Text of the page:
Installing HANA Express 2.0 and XSA: Deployment Options
This blog post is a part of a larger series. You can navigate the series here:
As HANA adoption continues to accelerate, more and more enterprise developers are coming into contact with SAP HANA either as a database or through SAP S/4HANA. SAP HANA brings many new aspects to developing applications from tools & languages, functions & capabilities, and development methodologies and with it the need to learn new skills.
To grow new skills, there is no substitute for hands on experience and having a feature rich environment that a developer can control. It must perform reasonably well for learning purposes and be easy to maintain. A good environment goes a long way toward reducing friction on the learning journey. The objective is to keep focused on development activities instead of system and performance limitations, workarounds, and other time wasted tinkering with the environment.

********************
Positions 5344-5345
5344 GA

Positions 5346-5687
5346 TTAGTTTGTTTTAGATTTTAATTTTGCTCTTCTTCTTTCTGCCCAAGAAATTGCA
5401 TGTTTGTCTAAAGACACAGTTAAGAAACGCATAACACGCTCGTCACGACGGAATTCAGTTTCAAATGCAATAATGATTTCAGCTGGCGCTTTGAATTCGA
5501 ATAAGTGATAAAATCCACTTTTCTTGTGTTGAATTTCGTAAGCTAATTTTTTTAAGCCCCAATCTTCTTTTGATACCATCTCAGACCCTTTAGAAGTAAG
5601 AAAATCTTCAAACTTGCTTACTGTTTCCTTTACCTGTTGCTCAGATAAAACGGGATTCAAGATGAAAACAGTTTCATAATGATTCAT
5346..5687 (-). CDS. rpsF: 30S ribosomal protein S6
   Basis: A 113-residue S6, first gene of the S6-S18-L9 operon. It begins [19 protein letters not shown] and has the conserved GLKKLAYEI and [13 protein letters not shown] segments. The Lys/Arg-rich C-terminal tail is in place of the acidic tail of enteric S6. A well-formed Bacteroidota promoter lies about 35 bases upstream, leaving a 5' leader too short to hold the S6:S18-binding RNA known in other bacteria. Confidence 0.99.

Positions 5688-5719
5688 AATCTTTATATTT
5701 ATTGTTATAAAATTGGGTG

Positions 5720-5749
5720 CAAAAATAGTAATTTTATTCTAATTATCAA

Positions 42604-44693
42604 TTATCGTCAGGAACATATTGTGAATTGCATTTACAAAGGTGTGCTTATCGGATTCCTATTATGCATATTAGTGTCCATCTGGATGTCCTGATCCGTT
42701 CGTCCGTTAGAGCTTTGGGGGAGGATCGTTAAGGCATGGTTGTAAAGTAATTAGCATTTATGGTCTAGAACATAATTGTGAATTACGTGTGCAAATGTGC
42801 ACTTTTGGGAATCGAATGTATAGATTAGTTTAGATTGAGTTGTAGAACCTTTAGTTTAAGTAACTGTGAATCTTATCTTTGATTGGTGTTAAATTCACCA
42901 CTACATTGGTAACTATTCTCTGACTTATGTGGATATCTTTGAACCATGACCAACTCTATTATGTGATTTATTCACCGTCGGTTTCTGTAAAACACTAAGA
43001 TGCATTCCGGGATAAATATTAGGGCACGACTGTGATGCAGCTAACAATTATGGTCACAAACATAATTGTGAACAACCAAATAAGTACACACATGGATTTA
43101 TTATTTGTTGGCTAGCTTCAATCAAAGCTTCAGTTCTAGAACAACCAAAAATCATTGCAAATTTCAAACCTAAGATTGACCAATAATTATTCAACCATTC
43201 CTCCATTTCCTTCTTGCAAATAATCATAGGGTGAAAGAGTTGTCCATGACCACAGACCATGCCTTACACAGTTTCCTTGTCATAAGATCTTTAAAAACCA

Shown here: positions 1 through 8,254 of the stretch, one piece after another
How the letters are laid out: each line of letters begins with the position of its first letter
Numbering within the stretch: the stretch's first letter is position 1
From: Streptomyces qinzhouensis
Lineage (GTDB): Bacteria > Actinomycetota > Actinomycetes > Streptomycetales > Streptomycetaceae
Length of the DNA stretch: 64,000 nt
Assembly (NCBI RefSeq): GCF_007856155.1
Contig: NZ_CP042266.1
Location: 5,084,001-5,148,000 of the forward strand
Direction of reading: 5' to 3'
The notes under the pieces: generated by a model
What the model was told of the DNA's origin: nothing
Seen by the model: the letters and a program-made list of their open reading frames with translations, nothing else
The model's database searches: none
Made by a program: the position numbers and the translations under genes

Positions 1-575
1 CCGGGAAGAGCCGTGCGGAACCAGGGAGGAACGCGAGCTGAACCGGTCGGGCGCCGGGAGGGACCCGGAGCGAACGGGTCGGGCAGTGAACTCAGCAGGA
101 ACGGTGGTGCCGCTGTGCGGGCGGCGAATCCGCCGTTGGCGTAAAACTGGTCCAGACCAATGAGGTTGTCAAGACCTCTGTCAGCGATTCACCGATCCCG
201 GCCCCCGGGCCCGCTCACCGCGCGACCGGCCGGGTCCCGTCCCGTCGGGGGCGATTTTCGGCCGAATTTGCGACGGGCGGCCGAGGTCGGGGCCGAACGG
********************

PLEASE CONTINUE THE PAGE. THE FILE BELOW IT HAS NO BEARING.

Fortunately, it has never been easier to learn how to develop SAP applications by having your very own development environment meeting these requirements. In this series we’ll explore the available options and discuss the considerations for choosing the deployment option that best fits your needs. In the next post, we will walk through the necessary steps to deploy one of the most cost effective, and available SAP HANA development environment you can use to further your personal learning journey.
SAP HANA Express
SAP HANA Express is available as a free download from SAP. It is a streamlined version of SAP HANA that can run on laptops and other resource-constrained hosts. The express edition is free to use for in-memory databases up to 32GB of RAM in both prod and non-prod usage scenarios.
The Express version is quite feature rich and provides many opportunities for learning. In addition to SAP HANA you also have the option to install XSA and other components including EA Designer, data warehousing foundation, external machine learning integration, smart data integrator, and streaming analytics. You will gain experience with WebIDE and SAP HANA Cockpit administration. Using this environment in combination with GitHub and CircleCI, or another automation tool, you can manage a small DevOps pipeline and gain a lot of hands on experience with modern application development practices and patterns used in an SAP shop today.